The bad news is that it looks like I won’t be able to do NY Comic Con this year, but the good news is that I’ll be doing some smaller conventions/trade shows around the New York area instead.
First on my list is Eternal Con, a comic book and collectibles convention that will be held on Saturday, June 15 at the Cradle of Aviation Museum in Garden City, New York. This is the first year they’re holding Eternal Con, so I don’t know exactly what to expect, but it looks like they’ve got a lot of interesting guests attending. Suburban Fairy Tales will have its own booth and yours truly will be signing books and giving away free sketches.
If you live in the New York/Long Island area come give a look-see. For more information check out EternalCon.com.
Since Suburban Fairy Tales came off hiatus I started to ink the strip differently. It’s very subtle, so I doubt anyone has really taken notice, but I personally really like the new look and it makes inking more fun!
In the past I would ink my work mainly with a Micron felt tip pen and then I would touch it up with a Pentel brush pen. I decided to move almost exclusively to the Pentel brush pen. Sure, it smudges more easily and I have to keep a more steady hand, but I’m really liking the payoff and the added fluidity to the strip. I still keep the Micron pens around for really small things here and there, but they’ve taken a major backseat to the brush pens.
Everyone has their own way of inking and I thought I would share mine. If you’re planning to draw a comic (or are already drawing one) give a brush pen a try and see what you think. You might like the look it gives your work.
Well that was quick!
Due to the overwhelming number of negative emails on both my own website and GoComics/Comics Sherpa, I will be taking Suburban Fairy Tales off hiatus effective immediately. Suburban Fairy Tales will resume with new comics starting this Wednesday and will update every Monday, Wednesday, and Friday as usual.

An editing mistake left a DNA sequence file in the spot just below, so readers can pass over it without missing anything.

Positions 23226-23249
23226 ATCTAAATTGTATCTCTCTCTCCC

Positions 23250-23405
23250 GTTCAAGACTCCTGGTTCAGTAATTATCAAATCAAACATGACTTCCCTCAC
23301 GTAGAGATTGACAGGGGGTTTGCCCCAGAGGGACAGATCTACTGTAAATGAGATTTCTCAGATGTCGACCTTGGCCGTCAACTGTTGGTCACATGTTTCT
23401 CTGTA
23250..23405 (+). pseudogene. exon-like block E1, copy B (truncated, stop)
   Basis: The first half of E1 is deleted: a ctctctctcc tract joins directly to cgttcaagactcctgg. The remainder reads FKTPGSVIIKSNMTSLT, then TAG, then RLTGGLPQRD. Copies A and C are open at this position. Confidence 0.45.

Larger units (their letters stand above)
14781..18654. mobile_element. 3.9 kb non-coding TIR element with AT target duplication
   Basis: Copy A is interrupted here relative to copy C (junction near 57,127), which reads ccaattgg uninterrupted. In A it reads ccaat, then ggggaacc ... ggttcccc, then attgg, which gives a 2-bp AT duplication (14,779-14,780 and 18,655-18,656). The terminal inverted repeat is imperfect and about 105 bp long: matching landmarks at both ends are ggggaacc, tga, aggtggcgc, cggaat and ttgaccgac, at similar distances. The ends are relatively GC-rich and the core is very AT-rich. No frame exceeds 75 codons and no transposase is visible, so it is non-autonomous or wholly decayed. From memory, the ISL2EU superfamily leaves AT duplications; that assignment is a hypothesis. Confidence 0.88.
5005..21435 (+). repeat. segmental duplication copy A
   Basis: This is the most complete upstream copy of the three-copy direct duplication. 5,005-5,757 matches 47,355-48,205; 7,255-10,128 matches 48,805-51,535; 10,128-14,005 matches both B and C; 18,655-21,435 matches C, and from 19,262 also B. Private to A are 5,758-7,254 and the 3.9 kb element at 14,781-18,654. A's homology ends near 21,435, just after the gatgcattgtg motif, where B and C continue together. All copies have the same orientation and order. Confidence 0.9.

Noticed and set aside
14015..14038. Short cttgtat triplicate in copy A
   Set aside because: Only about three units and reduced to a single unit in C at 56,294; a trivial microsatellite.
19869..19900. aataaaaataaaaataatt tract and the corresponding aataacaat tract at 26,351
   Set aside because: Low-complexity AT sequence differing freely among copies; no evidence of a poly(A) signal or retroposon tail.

For those of you who enjoyed Insane Forest, I will still continue to run it exclusively on InsaneForest.com once a week, so please check there for updates.
See you all on Wednesday!
(P.S. This is NOT an April Fool’s Day joke)!
I have a response to the comments I received from some readers via email:
Insane Forest is an experiment in tastelessness.
I always wanted to try my hand at something that is purposefully crude to see how well I could pull it off. There are many cartoons and comics that are able to find a huge audience despite (or because of) crude humor and violence. Would my attempt at such humor be better or worse than my past work? Would it be a huge success or would it be a complete failure? Can I keep it fresh or will I start to rely on violence as a crutch? You never know unless you try. Insane Forest is something I needed to draw, experiment with, and ultimately get out of my system.
That said, I believe Insane Forest is funny. It won’t rely on violence for everything, nor will every strip be filled with potty humor. As the series continues, scenarios will evolve and characters will grow — it’s inevitable. I would rather not continue to hemorrhage readers as the series finds its footing, but I understand if such humor doesn’t appeal to everyone. Stick with it for a few weeks until it reaches its stride. With any luck a majority of you might start to really enjoy it just in time for it to end and Suburban Fairy Tales to return.
I heard some sad news over the weekend that cartoonist Luisa Felix, creator of comic strip Candy Blondell, had passed away. Luisa was a big fan of my work and I was a big fan of hers. Although I never met her in person, we had frequent email correspondence critiquing each other’s work and conversing about cartoons in general. It’s a shame that she passed away before having a real chance to be recognized and I wanted to take some time to honor her memory.
Most of you probably never heard of Luisa’s comic, Candy Blondell. It was a nostalgia web comic about the golden days of Hollywood. The main character, Candy, was a waitress turned famous Hollywood actress. The character of Candy was inspired by real actress Jean Harlow and cartoon character Betty Boop. In fact, Candy Blondell was created specifically to be Betty Boop’s competition.
Luisa Felix drew the strip for many years, but was unable to do regular updates because of ongoing health issues. Luisa’s work had a very classic 1930s style of art, which is very unique among the current crop of web comics available today. Her stories were funny and creative and her characters were quirky and classical – Candy Blondell was a throwback to a more simpler time in comics. It’s a shame Luisa wasn’t more successful because her talent is as good — if not better — than any professional comic strip that you can read in bookstores or in newspapers.
Luisa’s work is still available to read online and is definitely worth a look.
Click Here to see some Candy Blondell artwork and stories from 2010 and earlier on ComicSpace
Click Here to see more recent stories and artwork of Candy Blondell on GoComics
Click Here for an in depth article of Candy Blondell on Comic Creators United